Sunday, January 10, 2010

Paradise Lost

Last week, I lost Toby in Costco.

And yes, I’m just now getting around to mentioning this, because an odd thing happened: I kind of forgot.

After I found him, I drove home a little shakily, but by the time we got back to the house, he was asking about lunch and wanting to watch a video and things were so normal that I had no trouble going about unloading the car and popping Spirit into the DVD player for its four-billionth viewing and doing some work. And then we went to karate and I made dinner and reminded people to do homework and supervised the brushing of teeth and the donning of pajamas, and after the lights went out I think I may have watched Cold Case. And then the next day there was the pre-school rush to contend with and then the week just carried on in its rapid-firing, epically-proportioned sort of way, piling on the days as it always does, and before I knew it, it was Saturday and I was driving the kids up to ski practice and back and doing about eight loads of laundry and crashing on the couch midway through an episode of Mad Men. And then I was waking up early to go to church and it wasn’t until this afternoon, six miles into a ten mile run, that my mind finally slid into that relaxed-fatigued gear and through its multi-layers of defenses--and a pounding Green Day play-list--slipped this single, indisputable fact:

Last week, I lost Toby in Costco.

And instantly, half a dozen horrifying, unmentionable possibilities of what could have been fanned out before me, each one more gruesome than the last, and it’s a wonder I didn’t physically stumble on the gravel of the shoulder of the road. Because during that single moment last week, I had felt this close to my life (Toby’s life, my life, all wrapped up and knotted) changing forever in the worst imaginable way. This close to the comfortable cycle of chores and bedtimes and school and work coming to a screeching halt.

This close to losing one of my someones I cannot lose.

Maybe we always are. Maybe we’re always walking a blind edge that drops off into endless abyss. We wouldn’t know; we prefer blinders. No, we need blinders, just to keep one foot in front of the other. I’m no different.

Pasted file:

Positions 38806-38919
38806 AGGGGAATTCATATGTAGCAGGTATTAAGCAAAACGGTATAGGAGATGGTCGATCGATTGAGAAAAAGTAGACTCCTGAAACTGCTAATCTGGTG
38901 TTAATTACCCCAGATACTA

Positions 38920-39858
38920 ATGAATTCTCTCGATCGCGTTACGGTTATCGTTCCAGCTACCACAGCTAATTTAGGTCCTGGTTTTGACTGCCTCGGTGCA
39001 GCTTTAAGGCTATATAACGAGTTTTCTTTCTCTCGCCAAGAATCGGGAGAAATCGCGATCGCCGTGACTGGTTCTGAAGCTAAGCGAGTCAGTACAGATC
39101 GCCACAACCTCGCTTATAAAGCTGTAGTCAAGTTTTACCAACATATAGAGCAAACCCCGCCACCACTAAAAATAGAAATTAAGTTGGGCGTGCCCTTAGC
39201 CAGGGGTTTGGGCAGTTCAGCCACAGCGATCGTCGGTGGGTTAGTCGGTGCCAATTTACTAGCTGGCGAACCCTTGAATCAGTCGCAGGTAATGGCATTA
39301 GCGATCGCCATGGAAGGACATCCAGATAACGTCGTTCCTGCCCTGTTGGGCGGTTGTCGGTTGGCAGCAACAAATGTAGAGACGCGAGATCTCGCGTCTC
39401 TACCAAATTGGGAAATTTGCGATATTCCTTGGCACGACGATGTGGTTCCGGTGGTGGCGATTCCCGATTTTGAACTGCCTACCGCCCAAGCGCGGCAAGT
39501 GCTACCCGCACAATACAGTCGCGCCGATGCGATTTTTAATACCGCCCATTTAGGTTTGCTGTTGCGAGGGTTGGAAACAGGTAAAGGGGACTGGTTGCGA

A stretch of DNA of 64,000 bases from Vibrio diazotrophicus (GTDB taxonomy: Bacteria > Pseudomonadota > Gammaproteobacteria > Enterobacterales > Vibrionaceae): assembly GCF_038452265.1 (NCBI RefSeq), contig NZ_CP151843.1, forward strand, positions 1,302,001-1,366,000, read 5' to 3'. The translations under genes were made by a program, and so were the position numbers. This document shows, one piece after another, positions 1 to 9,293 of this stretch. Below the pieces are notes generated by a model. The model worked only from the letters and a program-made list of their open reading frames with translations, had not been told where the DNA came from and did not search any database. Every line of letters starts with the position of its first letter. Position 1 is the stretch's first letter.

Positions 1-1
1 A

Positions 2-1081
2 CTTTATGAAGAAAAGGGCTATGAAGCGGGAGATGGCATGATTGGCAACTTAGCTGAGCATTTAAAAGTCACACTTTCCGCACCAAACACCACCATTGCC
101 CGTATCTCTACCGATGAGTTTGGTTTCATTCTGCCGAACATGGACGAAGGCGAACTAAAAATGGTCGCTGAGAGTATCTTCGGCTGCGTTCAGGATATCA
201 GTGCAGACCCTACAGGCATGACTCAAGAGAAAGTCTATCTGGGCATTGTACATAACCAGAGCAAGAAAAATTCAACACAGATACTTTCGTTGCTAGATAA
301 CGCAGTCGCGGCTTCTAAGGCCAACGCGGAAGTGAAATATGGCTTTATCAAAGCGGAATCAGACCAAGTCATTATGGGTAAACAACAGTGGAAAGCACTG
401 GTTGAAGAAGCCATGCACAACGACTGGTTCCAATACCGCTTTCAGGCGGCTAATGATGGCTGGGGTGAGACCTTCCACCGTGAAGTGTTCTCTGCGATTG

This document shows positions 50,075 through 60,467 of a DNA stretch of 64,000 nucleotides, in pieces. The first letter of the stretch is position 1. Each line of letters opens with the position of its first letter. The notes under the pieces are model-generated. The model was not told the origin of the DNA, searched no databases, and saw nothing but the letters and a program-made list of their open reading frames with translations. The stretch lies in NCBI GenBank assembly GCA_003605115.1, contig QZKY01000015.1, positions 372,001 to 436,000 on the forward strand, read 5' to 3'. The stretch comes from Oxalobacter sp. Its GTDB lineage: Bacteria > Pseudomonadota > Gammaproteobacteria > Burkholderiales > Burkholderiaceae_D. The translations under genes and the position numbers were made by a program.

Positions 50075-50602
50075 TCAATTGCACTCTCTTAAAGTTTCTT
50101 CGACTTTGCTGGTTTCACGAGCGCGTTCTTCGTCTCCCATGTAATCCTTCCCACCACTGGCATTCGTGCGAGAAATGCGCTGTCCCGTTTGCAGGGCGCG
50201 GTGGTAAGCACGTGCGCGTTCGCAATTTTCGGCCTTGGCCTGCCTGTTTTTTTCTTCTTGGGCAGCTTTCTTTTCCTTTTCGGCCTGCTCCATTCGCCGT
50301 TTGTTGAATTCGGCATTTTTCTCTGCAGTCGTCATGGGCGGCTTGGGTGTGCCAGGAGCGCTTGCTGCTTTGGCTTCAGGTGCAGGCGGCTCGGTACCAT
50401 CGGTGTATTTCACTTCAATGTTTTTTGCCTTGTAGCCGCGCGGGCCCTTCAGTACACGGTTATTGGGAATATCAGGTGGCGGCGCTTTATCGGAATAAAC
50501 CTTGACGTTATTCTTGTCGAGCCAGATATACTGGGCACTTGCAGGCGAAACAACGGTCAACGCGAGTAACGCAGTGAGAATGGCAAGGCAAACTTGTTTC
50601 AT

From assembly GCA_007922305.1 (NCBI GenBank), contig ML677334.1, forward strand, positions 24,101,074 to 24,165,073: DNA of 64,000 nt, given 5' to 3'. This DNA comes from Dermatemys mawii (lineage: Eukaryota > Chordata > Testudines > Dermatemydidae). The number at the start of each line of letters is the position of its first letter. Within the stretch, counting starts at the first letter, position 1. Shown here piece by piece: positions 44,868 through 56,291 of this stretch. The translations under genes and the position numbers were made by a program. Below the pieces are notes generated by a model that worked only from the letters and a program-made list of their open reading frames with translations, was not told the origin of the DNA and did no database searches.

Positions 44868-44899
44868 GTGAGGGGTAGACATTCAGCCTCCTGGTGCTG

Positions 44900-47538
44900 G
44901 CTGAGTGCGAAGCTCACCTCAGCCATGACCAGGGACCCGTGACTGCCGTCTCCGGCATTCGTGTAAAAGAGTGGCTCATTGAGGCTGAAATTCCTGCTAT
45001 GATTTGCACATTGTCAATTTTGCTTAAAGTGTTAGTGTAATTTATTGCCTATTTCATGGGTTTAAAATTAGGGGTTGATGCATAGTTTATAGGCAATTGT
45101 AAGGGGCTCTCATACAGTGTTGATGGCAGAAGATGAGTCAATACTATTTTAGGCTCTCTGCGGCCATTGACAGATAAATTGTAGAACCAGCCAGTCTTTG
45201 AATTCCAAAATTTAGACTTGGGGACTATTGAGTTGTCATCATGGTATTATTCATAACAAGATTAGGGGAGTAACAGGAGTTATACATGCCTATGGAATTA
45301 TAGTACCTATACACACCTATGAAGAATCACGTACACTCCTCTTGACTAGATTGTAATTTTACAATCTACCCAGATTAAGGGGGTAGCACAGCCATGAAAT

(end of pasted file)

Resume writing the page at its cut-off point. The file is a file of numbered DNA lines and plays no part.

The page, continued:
Of course, nothing did happen. We had been in the check-out line (so close to being finished and earning our slices of cheese pizza at the food counter) when Toby started wiggling a bit too much. And then announced to the warehouse at large that he needed to go potty. And since I could see the doors to the bathroom from where I stood loading vats of applesauce from my cart onto the conveyer belt, I sent him there with Calvin (age 8).

I watched them disappear together into the men’s room. The next thing I knew, I was writing out my check and Calvin was back at my side.

“Where’s Toby?”

He stared at me with his ‘huh?’ expression. “He came out before me.”

The cashier was still waiting for my check. I had only one of the two kids I came in there with accounted for, but unbelievably, my first thought was: don’t hold up the line. I scribbled out my check distractedly:

“Came out before you? Are you sure he isn’t still in there? Did he wait outside the door?”

Calvin mirrored my manufactured, don’t-make-a-scene calm. (Ask anyone: in a crisis, I‘m always calm.) “I’m pretty sure he’s not.”

“Pretty sure?!”

I sent him running back to the bathroom while I pushed my big cart away from the line and toward the front entrance where those big bay doors lead out into the parking lot. I imagined him on the other side of them. Involuntarily, I imagined him taken on the other side of them. I weaved between people with carts to get the attention of the employee stationed at the entrance.

Like Calvin, she was ‘pretty sure’ she had not seen a little blond boy in tan pants and a blue shirt with airplanes all over it.

And then Calvin ran back, shrugging, and I spun back toward the check-out area, scanning it at my best estimate of five-year-old level. Nothing.

Back toward the bathrooms. Nowhere.

I called to him, weaving through the ridiculous plastic picnic tables by the food counter. No answer.

I ran back for my cart (mostly thinking he might be there? Why would he be?) and then--yanking Calvin along--back into the store aisles at large. Finally--perhaps three or four minutes later?--I saw him. He was walking up the aisle parallel to ours…the one with pillows and duvet covers and inexplicably, socks. I saw his blond head bobbing along and the crushing anxiety I hadn’t even fully registered left my body in a whoosh of relief that nearly swept my feet out from under me.

He sighed when he saw me. “I’ve been looking for you!”

He has this habit of pronouncing ‘for’ like ‘fer’, but I didn’t correct him. I didn’t freak out in any way, actually. But I held his little hands and just stood there for a minute, breathing.

And then Calvin asked if we were getting pizza.

And the irony, of course, is that I go to classrooms and teach kids what to do if they get lost all year long as part of my responsibilities in Search and Rescue. Toby’s sat in on dozens of these talks. Any other day, he’d have been able to tell you what to do:

Stop.

Stay in one place.

Wait it out…whether in the wilderness or in store aisles, whether in doorways or under desks with our hands over our heads…however we are taught to weather potential crisis we cannot avert and cannot withstand. And then if we're a mother, or a father, or anyone else who loves in that risk-it-all, everything-on-the-table way that leaves us both breathless and utterly defenseless, we pray that those singular moments--the terrifying ones with the power to change lives in all the worst ways--will pass over or around us, and, a merciful God willing, away from us altogether, out and over the abyss.
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